• Why is Ophelia described as a “valuable broodmare”?


Why does ophelia want to fly
Why does Ophelia want to fly? she was sunlight; in darkness she was shadow” (31)?


  • Why the contrast between light and dark? (53) she was sunlight; in darkness she was shadow” (31)?

  • What does Ophelia mean when she says, “can we live at all”? (53)

  • Explain Hamlet’s “to live or not to live…” (54)

  • Do you agree that “action is courage and reflection is cowardly”? (55) How does this relate to Hamlet?


Compare and contrast ophelia and hamlet
Compare and contrast Ophelia and Hamlet she was sunlight; in darkness she was shadow” (31)?


Starter
Starter: she was sunlight; in darkness she was shadow” (31)?

  • What is the difference between these two questions: “Do you believe in ghosts?” and “Do you believe ghosts”?


Chapter eleven
Chapter Eleven she was sunlight; in darkness she was shadow” (31)?

  • What does page 62 reveal of Ophelia?

    Consider:

    “she disappeared into Hamlet”


Compare and contrast ophelia and hamlet1
Compare and contrast Ophelia and Hamlet she was sunlight; in darkness she was shadow” (31)?


What have we learned
What have we learned? she was sunlight; in darkness she was shadow” (31)?


Chapter fourteen
Chapter Fourteen she was sunlight; in darkness she was shadow” (31)?

Explain the significance of “Hamlet [standing] in the shadows” (73)

What is Hamlet’s plan?



Homework chapter fifteen sixteen and seventeen
Homework: Chapter Fifteen, Sixteen and Seventeen she was sunlight; in darkness she was shadow” (31)?

  • Imagine you watched the performance. Describe what you saw.

    Due Friday


To understand the term foreshadowing
To understand the term foreshadowing she was sunlight; in darkness she was shadow” (31)?

  • Starter: Who is the serpent?

  • Note: the King’s cause of death was poison poured into his ear while asleep


Write this in your books
Write this in your books she was sunlight; in darkness she was shadow” (31)?

  • Foreshadowing: Where we are given hints of what is to come.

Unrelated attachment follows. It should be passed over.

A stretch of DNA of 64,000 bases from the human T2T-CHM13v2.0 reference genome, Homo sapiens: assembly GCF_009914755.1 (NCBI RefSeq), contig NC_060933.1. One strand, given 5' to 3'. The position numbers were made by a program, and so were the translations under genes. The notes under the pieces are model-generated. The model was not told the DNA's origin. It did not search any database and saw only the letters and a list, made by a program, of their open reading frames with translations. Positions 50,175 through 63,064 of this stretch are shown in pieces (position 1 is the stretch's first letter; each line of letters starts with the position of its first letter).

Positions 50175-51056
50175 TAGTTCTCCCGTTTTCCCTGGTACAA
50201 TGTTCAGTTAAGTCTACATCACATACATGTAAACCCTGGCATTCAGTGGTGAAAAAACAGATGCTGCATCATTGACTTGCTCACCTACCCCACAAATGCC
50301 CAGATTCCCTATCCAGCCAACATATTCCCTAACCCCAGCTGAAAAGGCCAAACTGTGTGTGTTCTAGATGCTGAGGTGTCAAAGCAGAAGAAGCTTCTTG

Explain what these quotations foreshadow
Explain what these quotations foreshadow she was sunlight; in darkness she was shadow” (31)?

  • “Committed to an act that could not be recalled…Hamlet looked ready to precipitate a landslide, without a thought as to who might be buried in its path” (99)

  • “[Hamlet] felt that events were going to accelerate towards a terrible climax” (105)

  • “extreme darkness” (105)

    Foreshadowing: Where we are given hints of what is to come.


Explain hamlet s thoughts on page 106
Explain Hamlet’s thoughts on page 106 she was sunlight; in darkness she was shadow” (31)?


Chapter 19
Chapter 19 she was sunlight; in darkness she was shadow” (31)?

  • What do you know about badgers?

  • What do you think it might symbolise?



Character tables
Character Tables death had meant nothing more than the avoidance of pain; now the creature understood oblivion” (112)

  • Find a significant quotation about Horatio on page 109.

  • Find a significant quotation about Hamlet on page 113.

  • “Horatio…liked everything to have meaning and purpose”

  • “Hamlet could not do it in front of anyone, only on his own”


  • Killed in anger death had meant nothing more than the avoidance of pain; now the creature understood oblivion” (112)

  • Forced to kill it and didn’t want to, so did a terrible job

  • Also note, Ophelia, “nothing is such pain should live” (113). What does this foreshadow?

  • Additionally, disloyalty from Horatio (better swordsman)


Discussion
Discussion death had meant nothing more than the avoidance of pain; now the creature understood oblivion” (112)

  • How is anger different to revenge?

  • Why is it significant that Hamlet feels anger when he is killing the badger?

  • How does this foreshadow events?


To understand the term dramatic irony
To understand the term dramatic irony death had meant nothing more than the avoidance of pain; now the creature understood oblivion” (112)

STARTER:

  • “There was a time when Claudius dreamed of hearing such things, when he had imagined that the flattery of courtiers would be sweet to the ears like roses to the nose” (116)

  • What does this reveal of Claudius?

  • What language technique is highlighted in red?


Add these quotations to your character table
Add these quotations to your character table death had meant nothing more than the avoidance of pain; now the creature understood oblivion” (112)

  • “Hamlet dominated Elisnore tonight, as so often before, even during times when he hadn’t done much” (116)

  • “Claudius betrayed his wife without a second thought” (117)

  • “My crown, my queen, and the life I coveted” (118)

  • “He was sustained by his sense of righteousness” (123)


Chapter twenty
Chapter Twenty death had meant nothing more than the avoidance of pain; now the creature understood oblivion” (112)